The bottom line is this: The elasticity of demand for casual players is zero. Price does not matter, the experience they have at an entertainment venue does. The only cost they see is opportunity cost. The elasticity of demand for an every day player is anywhere from -2.5 to 4 or perhaps 5 - meaning that if you drop their price a percent handle will go up by a factor of 2.5 or more. I highly doubt there is another business out there which has this wide a range of customer. Try it with online stock trading. The casual guy trading at home is there because Etrade offers $9 trades. Raise it to $100 a trade he leaves. Same with the larger trader. Charge him more he leaves. You can make similar arguments with virtually every good.

So, I sincerely hope that this committee is not specious. I hope they are tackling one thing and one thing only - growing the sport through new customers and making the on track experience a focus. If they try to speak to both ends of our customer spectrum, in my opinion, it is a waste of time and effort as it is doomed to fail before it starts.


Anonymous said...

The problem with committees, racing execs, and racing marketing people in harness and thoroughbred racing is that us degenerate gamblers are not in those positions. They are filled by casual fans, and there is no prerequisite that they have ever made a bet in their life, though most would fall under the "I bring $30 to the track" category.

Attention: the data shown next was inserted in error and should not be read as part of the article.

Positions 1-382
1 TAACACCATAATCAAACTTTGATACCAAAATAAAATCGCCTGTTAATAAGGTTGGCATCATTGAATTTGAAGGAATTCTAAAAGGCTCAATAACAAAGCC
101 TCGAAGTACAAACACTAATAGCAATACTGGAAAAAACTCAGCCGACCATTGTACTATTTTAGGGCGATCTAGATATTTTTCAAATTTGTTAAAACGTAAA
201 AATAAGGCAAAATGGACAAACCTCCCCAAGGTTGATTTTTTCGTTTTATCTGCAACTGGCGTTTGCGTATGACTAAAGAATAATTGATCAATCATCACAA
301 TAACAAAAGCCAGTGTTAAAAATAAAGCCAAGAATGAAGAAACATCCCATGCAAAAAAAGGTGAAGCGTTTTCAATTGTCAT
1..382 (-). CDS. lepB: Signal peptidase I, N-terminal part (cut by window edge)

Anonymous said...


I remember bringing 30 bucks to the track, I think I was 8.

best regards,


Pull the Pocket said...

Oh man that is too funny, Lou.

Back in the day, poor and sturggling at school, I would scrape up $1.50 for the streetcar ride to Greenwood and have around $15 to spend. I would hook up with a friend and we'd pool our money for those "new fangled vouchers". Start with $30, sometimes $40.

Looking back, $2WPS was about 20% bankroll bet. Ouch, no wonder I was broke all the time.

Later on when I got the first job for I think it was $22k a year to start, I upped the vouchers. I think I would start with $50, sometimes $75.

How different is it today, when you are somewhat serious about playing. We all started somewhere. I think $15 or $20 was my bank each time at the track for about four or five years.

I wrote that story on harnesslink about going to the track with $12 to try and make a score. One sec, it is here:


Totally true, and encapsulates perfectly how freaking broke I was :)

Anonymous said...

Lou, when you were 8, you probably would have been racing exec material:)

PTP, when I was in my teens, if I didn't have at least $80 in my wallet, I had no interest in going to the track.
But I do know that if I wanted to get a lift to the track I had a couple of buddies who would go as long as they 20 bucks plus parking and admission. We all split the gas usually.
It usually meant for a short excursion though if the driver ran out of dough by the second, and nobody had extra to lend him.
I had no interest in going to Mohawk unless the driver had at least 40 bucks in his wallet. Too far a drive for two or three races.